In exchange for leaving a legacy of border expansion in Israel history, Benjamin Netanyahu seems ready for anything. The plan for partial annexation of the West Bank that it plans to implement from July 1 threatens to throw away decades of rapprochement with Sunni Arab countries. Some are formal and ancient relationships, such as Egypt (since 1979), and Jordan (1994). Others are underground but close ties, reinforced against Iran, a typical regional enemy. This is the case of the Gulf monarchies. And others only have an economic interest. For example, in the diplomatic approach to African countries with a Muslim majority, such as Chad or Sudan, as a counterpart to the valuable Israeli cooperation in security matters.
The announcement of the annexation has already generated mixed reactions. As King Abdullah II of Jordan campaigned before the US Congress against the regional destabilization that the Israeli decision may bring, his foreign minister, Ayman Safadi, traveled last Thursday by surprise to Ramallah, the administrative capital of the Palestinian Authority.
After being greeted by Palestinian President Mahmud Abbas, the Amman chief of diplomacy warned that the extension of sovereignty to the settlements of settlers and the Jordan Valley will ruin the two-state solution. Jordan, half of whose population is of Palestinian origin, fears that annexation will unleash “a massive conflict” with Israel. The shadow of a rupture hangs over the peace treaty that both countries sealed a quarter of a century ago.
Nimrod Goren, head of the Regional Institute for Foreign Policy at the Hebrew University of Jerusalem, believes that “Netanyahu is waiting for a limited impact on relations with Arab countries after the first rejection reactions.” It is a risky calculation, he warns at the outset. “It may lose the millionaire gas supply contracts signed with Jordan and Egypt to dispose of Israeli surpluses,” he points out. “Everything indicates that he has asked the White House to graduate the annexation process to lessen the intensity of criticism from moderate Arab governments, which depend on US economic and military aid, such as Jordan and Egypt.”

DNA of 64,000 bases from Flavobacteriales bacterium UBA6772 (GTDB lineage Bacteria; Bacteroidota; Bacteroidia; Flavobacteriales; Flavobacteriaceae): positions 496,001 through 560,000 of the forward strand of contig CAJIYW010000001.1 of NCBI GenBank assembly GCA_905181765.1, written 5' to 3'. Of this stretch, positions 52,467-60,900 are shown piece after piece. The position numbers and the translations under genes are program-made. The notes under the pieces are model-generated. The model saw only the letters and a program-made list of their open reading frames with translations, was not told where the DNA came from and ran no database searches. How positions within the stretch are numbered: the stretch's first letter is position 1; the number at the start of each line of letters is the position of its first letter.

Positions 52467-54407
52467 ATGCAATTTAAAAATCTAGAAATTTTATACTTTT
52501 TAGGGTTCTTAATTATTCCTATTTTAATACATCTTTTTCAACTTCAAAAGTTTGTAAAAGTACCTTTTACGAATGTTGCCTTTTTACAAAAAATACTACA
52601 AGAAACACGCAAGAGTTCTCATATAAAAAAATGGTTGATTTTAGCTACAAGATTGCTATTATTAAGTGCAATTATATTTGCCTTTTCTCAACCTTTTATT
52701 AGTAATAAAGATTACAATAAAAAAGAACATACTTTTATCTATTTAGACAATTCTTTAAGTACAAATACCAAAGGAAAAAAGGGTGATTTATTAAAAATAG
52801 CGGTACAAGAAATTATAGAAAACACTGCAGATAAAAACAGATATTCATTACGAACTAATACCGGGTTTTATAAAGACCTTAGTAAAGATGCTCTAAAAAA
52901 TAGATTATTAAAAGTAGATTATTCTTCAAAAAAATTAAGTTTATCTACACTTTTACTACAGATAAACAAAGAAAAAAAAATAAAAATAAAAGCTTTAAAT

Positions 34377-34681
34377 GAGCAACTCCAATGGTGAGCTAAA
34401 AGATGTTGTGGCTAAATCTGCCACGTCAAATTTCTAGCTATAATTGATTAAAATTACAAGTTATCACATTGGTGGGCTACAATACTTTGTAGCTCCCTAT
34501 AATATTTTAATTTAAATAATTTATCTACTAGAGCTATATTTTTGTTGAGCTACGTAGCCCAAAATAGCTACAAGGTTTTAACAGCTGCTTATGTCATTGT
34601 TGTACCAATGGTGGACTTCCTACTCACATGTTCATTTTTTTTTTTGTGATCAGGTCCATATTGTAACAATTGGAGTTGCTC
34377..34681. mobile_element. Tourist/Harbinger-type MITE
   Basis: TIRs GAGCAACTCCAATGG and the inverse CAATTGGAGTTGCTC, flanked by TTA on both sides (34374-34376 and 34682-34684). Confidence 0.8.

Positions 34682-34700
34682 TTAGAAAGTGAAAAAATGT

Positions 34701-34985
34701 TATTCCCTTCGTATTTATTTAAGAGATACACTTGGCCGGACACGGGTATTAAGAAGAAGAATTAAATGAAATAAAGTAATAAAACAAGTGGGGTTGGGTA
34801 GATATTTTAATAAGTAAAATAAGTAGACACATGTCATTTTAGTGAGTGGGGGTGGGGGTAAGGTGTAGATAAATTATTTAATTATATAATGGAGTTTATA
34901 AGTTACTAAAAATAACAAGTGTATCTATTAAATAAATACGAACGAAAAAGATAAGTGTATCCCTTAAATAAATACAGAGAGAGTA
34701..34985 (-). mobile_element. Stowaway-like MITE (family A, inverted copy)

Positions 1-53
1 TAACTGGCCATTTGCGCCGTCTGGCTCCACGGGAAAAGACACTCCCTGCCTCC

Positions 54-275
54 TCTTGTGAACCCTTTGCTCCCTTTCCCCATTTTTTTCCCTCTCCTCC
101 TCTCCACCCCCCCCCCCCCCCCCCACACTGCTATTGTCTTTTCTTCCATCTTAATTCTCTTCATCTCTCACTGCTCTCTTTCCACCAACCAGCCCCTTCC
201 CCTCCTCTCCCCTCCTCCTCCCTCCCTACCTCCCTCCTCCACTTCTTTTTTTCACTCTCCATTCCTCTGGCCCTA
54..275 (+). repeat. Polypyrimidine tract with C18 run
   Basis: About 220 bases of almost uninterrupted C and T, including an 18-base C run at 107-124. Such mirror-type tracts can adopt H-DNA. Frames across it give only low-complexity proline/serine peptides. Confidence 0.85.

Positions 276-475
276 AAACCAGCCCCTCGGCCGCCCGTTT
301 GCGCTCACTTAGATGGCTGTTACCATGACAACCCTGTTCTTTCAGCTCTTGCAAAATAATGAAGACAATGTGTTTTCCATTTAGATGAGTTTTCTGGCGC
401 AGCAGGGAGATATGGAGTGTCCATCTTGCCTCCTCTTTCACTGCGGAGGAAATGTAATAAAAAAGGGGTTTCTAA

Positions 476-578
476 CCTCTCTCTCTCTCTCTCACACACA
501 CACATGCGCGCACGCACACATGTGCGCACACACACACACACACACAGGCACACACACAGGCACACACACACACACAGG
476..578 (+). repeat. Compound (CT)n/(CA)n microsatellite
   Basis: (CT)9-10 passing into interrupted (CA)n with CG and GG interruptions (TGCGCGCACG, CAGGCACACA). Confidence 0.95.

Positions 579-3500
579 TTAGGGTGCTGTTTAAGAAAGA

For Professor Goren, “Egypt has preferred to maintain a silent profile in the face of annexation.” He has not expressed formal support for Trump’s plan, a president with whom former Marshal Abdelfatá al Sisi maintains a privileged direct relationship. He has also not supported the Palestinians, although Egyptian public opinion has supported his cause for 72 years.
The plan presented in February by Trump authorizes Israel to declare the partial annexation of the West Bank under certain conditions. Palestinian leaders flatly reject the White House Vision for Peace initiative, which they call serving Israel’s interests. Designed by Jared Kushner, son-in-law, and senior adviser to the president, the cornerstone of the plan’s architecture rests on US-allied Arab countries’ involvement. This goal now seems distant.
One of the Sunni governments that have kept secretive contacts with Israel has broken the silence. The United Arab Emirates ambassador to Washington, Yussef al Otaiba, warned a week ago in an unusual rostrum published in the Hebrew press that the “illegal taking” of Palestinian land will end up “giving an immediate turnaround to Israeli aspirations to improve relations security, economic and cultural relations with the Arab world.”
As international interest in the Palestinian conflict languished, Netanyahu pursued a calculated political strategy of strengthening ties with Islamic-majority African countries. Two years ago, he resumed relations with Chad, suspended since 1972. At the same time, he visited Oman, a strategic ally in the Gulf.
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For more than a decade of uninterrupted power, the Prime Minister has reactivated the diplomatic contacts undertaken by Israel with Muslim countries after the Oslo Accords (1993) that were suspended after the Second Intifada (2000-2005). All that effort runs the risk of disintegrating at the outbreak of annexation.